If, for example, the forecast volume is 50 calls, and the day has 48 half hourly intervals, should the calls be distributed at 1 per half hour? The chances of the calls arriving in this orderly fashion are extremely low – but then the chances of them arriving in any other specific pattern are equally low. The fact is that there is a finite possibility that a (relatively) large number of calls could arrive at any time. The question therefore is how to forecast this and, ultimately, how to provide an appropriate number of staff.
3. Adopting a strategy
There are a couple of strategies that can be employed when looking to forecast for LVQs:
3.1 Aggregating the queues.
The best option is to group the LVQs together (possibly with a higher volume queue) to form an aggregate queue. Aggregating the queues for forecasting purposes solves some, if not all, of the issues raised above. With larger volumes come fewer extremes in week on week volumes and more predictability in arrival patterns as the aggregate has a ‘smoothing’ effect.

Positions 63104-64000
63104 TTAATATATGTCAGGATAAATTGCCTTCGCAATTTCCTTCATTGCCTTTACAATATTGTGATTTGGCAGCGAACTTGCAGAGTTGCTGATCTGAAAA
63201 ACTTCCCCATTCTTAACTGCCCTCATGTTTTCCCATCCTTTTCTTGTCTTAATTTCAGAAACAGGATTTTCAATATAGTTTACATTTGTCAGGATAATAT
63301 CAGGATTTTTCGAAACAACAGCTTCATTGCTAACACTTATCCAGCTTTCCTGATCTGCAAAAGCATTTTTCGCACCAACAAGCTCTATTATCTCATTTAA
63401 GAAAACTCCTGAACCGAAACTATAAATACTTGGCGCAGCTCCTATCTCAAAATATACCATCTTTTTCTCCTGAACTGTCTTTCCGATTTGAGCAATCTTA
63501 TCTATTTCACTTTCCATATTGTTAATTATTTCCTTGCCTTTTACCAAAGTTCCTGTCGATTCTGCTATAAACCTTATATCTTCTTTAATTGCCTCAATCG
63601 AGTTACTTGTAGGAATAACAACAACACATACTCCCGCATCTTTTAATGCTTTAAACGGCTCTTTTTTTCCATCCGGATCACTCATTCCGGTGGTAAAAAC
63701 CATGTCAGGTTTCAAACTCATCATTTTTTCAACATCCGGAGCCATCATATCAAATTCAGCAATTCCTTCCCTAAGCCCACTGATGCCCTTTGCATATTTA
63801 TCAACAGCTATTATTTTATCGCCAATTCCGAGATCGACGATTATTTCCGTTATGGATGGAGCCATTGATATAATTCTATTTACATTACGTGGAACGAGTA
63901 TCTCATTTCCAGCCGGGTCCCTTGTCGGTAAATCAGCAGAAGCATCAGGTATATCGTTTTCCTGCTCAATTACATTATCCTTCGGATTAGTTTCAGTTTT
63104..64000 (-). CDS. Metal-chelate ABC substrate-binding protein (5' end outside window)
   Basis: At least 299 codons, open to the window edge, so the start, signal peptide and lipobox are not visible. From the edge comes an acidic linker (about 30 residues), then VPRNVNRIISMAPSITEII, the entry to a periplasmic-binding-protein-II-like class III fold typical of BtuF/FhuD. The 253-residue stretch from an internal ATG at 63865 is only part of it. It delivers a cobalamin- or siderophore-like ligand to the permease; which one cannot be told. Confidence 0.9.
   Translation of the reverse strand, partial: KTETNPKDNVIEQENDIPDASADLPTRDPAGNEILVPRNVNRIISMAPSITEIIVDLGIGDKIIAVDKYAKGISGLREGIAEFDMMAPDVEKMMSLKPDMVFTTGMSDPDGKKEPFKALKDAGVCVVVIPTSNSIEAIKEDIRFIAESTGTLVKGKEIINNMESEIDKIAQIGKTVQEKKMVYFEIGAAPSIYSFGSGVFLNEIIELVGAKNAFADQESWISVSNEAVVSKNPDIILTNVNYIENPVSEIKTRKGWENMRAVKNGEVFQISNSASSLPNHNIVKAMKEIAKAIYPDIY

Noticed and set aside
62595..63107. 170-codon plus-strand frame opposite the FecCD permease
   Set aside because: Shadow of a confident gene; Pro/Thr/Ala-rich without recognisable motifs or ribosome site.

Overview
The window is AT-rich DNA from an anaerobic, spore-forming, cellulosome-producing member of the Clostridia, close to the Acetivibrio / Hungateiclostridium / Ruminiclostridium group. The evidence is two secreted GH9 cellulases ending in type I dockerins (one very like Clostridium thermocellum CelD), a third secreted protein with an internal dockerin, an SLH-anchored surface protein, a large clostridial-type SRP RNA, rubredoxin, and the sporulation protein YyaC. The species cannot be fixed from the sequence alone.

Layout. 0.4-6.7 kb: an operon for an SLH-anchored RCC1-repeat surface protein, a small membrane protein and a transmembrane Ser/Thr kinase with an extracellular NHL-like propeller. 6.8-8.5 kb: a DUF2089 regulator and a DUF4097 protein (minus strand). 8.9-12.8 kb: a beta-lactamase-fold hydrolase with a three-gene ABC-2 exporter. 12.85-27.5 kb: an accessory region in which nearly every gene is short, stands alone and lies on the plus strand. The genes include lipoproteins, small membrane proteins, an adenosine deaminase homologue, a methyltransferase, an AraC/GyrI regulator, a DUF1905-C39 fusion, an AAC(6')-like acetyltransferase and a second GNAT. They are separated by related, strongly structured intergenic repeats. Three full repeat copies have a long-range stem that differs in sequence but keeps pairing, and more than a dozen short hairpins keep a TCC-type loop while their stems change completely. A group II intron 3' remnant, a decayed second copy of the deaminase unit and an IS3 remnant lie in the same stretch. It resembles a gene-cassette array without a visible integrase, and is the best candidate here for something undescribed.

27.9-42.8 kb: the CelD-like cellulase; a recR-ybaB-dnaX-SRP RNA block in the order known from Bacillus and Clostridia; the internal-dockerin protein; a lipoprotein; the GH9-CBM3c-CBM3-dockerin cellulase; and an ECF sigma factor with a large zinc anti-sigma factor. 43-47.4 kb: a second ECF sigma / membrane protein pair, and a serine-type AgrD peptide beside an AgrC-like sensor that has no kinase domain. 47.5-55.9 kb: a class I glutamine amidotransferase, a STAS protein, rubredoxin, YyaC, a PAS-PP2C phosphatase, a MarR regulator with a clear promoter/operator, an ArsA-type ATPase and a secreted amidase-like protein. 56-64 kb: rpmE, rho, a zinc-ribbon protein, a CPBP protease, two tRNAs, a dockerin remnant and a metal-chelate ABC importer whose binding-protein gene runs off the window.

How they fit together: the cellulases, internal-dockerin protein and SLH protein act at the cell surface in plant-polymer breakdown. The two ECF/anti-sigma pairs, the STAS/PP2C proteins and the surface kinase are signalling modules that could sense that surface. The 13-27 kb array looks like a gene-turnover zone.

Here is a graph showing the daily distribution of 20 LVQs aggregated:
And here is the week on week daily volumes:
So by aggregating the queues you can arrive at a much more consistent data set and from this a much more reliable, and meaningful, forecast. Generally speaking, the higher the aggregate call volume, the more stable the historical data set and therefore more reliable the forecast.
Although this is probably the best method of forecasting these queues, it may only be practicable if the resulting aggregate queue calls can all be handled by the same agent skill set. It may be necessary to create several aggregate queues made up of different groupings based on call routing requirements. This may also be achieved by aggregating some LVQs with higher volume ones to get the required result – this needs to be worked out to suit each individual company’s configuration.